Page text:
The Discredited/Entitled Maternity Subject: Medical Colonialism and Birthing in Rural BC Communities Brown, Helen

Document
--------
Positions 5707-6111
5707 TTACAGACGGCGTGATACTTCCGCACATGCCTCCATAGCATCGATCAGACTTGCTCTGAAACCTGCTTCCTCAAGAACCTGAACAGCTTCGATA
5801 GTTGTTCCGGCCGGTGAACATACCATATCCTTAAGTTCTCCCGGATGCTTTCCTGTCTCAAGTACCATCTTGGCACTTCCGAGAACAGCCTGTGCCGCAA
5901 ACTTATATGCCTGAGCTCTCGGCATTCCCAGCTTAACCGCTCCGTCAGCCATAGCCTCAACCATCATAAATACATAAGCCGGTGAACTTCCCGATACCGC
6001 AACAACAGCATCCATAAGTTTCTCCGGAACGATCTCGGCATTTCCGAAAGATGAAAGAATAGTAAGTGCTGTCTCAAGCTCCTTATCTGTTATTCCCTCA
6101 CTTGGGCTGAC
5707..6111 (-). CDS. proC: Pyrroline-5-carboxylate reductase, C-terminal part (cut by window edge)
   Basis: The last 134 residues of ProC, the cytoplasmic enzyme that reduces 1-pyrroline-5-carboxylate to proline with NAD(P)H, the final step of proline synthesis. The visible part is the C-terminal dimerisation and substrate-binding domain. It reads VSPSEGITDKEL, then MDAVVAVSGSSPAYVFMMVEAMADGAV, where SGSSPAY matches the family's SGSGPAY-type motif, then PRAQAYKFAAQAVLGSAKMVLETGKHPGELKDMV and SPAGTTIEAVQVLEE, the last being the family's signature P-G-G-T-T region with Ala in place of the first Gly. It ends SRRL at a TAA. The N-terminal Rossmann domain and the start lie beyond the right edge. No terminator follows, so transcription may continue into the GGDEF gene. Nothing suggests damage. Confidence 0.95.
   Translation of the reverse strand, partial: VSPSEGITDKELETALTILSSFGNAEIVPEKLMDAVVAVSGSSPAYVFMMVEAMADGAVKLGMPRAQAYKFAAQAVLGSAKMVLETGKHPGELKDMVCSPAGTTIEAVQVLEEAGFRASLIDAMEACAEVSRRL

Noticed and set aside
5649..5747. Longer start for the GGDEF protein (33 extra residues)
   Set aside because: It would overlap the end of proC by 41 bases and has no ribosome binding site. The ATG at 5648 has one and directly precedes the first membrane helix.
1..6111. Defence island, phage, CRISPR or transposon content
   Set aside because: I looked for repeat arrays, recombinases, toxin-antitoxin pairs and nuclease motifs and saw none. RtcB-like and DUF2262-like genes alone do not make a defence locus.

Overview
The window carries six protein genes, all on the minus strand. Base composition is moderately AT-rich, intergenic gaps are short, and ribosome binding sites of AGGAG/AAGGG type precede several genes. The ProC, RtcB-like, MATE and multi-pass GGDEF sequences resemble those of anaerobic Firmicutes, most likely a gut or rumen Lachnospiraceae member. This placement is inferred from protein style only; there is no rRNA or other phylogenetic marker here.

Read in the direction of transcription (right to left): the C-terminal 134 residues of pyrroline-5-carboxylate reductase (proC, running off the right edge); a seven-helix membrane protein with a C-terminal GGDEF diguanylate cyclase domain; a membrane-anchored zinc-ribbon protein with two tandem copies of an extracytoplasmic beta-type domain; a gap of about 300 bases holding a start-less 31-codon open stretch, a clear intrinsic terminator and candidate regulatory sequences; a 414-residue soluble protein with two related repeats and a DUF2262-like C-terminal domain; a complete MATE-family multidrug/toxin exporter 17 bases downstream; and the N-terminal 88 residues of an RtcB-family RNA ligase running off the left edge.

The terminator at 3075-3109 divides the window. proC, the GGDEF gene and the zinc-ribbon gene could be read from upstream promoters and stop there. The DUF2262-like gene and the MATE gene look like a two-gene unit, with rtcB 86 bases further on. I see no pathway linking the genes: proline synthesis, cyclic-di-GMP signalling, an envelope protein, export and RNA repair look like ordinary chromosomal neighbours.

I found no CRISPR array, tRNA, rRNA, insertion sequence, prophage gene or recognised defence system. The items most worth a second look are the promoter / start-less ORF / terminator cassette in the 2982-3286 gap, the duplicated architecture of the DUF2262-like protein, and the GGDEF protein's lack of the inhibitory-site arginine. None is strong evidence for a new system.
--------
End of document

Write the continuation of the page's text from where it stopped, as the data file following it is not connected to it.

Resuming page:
It has been established that the birthing experiences and outcomes of rural women are shaped by poverty, isolation, limited economic opportunities, and diminishing maternity services. We lack research into how these dynamics are compounded by intersecting forms of oppression faced by Aboriginal women, to impact on their birthing experiences and outcomes. The findings of this study of rural Aboriginal maternity care in 4 communities in British Columbia show how diminishing local birthing choices and women’s struggles to exert power, choice, and control are influenced by centuries of colonization. The research questions focus on rural Aboriginal women’s experiences of birthing and maternity care in this neocolonial context and their desire for supportive birthing environments. Although the women’s experiences in each community were shaped by distinct histories and traditions, economics, politics, and geographies, the impacts of colonization and medical paternalism and the struggle for control of women’s bodies during birth intersect, placing additional stress on women. When these research findings were shared in public and health policy forums, an additional layer to the analysis was pursued. Policy-makers and maternity service providers in several forums responded by saying we don’t hear white women complaining. This response led several of the investigators to theorize how the discredited/entitled maternity subject is being discursively constructed to perpetuate dismissive care. Participant will be invited to engage in dialogue about how to dismantle ongoing medical colonialism for rural Aboriginal women within the context of maternity care.
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